Pubdate: Wed, 23 May 2001
Source: Ottawa Citizen (CN ON)
Copyright: 2001 The Ottawa Citizen
Author: Elizabeth Thompson
Note: With files from Joanne Laucious


Tory Leader Denounces 'Burden Of Conviction': 'There Are Some Of My MPs Who 
Don't Share That Position'

QUEBEC -- Federal Conservative Party leader Joe Clark called on the federal 
government yesterday to decriminalize marijuana, saying it's not fair for a 
young person to face a lifelong criminal record for possession of the drug.

"Personally, I make a distinction between legalization and 
decriminalization," Mr. Clark told reporters. "What interests me is 
decriminalization because I don't want to have a young person carry forever 
the burden of a conviction for a criminal offence."

A criminal record can block a young person from pursuing some careers, he 
said. But Mr. Clark was careful to point out that his position is a 
personal one not shared by everyone in his party.

"That is my position. There are some of my MPs who don't share that 
position and we can discuss it during the meetings of the federal committee."

Mr. Clark joins the growing chorus of voices calling for the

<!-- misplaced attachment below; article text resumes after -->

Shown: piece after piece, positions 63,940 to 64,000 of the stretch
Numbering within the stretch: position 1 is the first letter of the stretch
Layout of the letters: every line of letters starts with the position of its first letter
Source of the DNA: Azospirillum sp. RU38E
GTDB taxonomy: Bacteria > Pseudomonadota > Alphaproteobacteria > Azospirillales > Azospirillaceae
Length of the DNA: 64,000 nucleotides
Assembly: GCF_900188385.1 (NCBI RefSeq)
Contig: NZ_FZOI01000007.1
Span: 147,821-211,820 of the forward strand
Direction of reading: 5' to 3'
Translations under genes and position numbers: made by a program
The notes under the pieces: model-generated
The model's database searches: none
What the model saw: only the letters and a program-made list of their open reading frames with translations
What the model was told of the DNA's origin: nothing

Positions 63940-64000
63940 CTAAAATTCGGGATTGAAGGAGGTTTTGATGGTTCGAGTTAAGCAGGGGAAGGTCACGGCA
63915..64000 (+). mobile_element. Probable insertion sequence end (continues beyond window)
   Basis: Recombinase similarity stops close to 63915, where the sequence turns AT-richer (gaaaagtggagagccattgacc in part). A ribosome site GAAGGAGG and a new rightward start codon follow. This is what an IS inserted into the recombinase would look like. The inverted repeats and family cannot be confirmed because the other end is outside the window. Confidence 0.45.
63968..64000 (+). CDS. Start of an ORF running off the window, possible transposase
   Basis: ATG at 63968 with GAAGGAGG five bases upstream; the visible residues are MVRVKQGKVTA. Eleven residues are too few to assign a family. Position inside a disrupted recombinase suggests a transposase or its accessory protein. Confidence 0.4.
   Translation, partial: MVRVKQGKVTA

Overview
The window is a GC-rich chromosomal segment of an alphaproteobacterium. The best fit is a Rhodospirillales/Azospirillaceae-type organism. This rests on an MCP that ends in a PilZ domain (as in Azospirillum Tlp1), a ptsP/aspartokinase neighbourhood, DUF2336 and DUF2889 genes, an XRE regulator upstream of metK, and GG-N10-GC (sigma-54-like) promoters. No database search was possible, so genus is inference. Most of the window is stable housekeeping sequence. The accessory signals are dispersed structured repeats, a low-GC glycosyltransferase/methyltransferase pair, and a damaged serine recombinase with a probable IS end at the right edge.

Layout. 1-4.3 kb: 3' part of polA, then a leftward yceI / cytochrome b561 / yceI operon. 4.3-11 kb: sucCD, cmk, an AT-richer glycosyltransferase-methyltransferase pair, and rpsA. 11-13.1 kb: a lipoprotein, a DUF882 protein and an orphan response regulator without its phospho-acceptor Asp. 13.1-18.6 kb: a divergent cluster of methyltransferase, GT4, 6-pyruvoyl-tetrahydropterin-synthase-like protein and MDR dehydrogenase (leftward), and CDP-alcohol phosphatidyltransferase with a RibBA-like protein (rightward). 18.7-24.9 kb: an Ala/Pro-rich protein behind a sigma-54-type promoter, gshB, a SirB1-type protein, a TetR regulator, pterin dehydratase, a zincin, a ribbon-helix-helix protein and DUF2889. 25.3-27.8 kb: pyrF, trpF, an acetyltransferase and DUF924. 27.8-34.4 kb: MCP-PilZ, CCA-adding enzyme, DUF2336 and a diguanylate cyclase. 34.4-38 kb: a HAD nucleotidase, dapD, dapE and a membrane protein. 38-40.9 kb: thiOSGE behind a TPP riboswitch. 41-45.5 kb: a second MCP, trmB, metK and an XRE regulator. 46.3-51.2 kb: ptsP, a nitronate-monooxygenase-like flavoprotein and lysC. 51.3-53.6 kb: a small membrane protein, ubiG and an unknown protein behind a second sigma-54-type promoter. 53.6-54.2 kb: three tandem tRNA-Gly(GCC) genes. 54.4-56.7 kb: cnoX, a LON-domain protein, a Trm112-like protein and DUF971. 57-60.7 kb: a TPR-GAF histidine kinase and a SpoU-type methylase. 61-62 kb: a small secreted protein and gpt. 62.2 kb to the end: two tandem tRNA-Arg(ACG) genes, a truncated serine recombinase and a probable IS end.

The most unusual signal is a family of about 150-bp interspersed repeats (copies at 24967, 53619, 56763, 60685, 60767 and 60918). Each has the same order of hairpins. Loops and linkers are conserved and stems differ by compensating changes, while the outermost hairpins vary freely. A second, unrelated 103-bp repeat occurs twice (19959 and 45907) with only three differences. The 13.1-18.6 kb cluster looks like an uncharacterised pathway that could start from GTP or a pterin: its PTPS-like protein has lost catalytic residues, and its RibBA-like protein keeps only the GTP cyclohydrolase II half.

decriminalization of marijuana.

Last week, the House of Commons unanimously backed a motion to establish a 
special committee to study illegal drugs.

A survey completed late last year also showed that about half of Liberal 
and Alliance party supporters back legalization compared with about three 
in 10 Conservative supporters. The Bloc Quebecois and the NDP favour 
legalization of marijuana in their party platforms.

University of Lethbridge sociologist Reginald Bibby, who conducted the 
survey, said a growing number of Canadians view marijuana as less harmful 
than cigarettes and definitely less harmful than alcohol.

About 37 per cent of teens use it, twice the level reported by teens in the 
early 1980s and '90s, said Mr. Bibby.

Last week, The Canadian Medical Association Journal also urged 

"The decriminalization of marijuana possession for personal use does not 
mean making marijuana legal or letting it be sold in every schoolyard," 
said the journal. "It does mean possession of small amounts for personal 
use would become a civil offence, like a traffic violation, not a criminal 

The Citizen was recently lauded for its 16-part series "Losing the War on 
Drugs." Dan Gardner won the Edward M. Brecher Award from the U.S.-based 
Lindesmith Centre-Drug Policy Foundation for an investigation into the 
relationship between drugs and organized crime, overdose deaths, addiction, 
smuggling and civil liberties.
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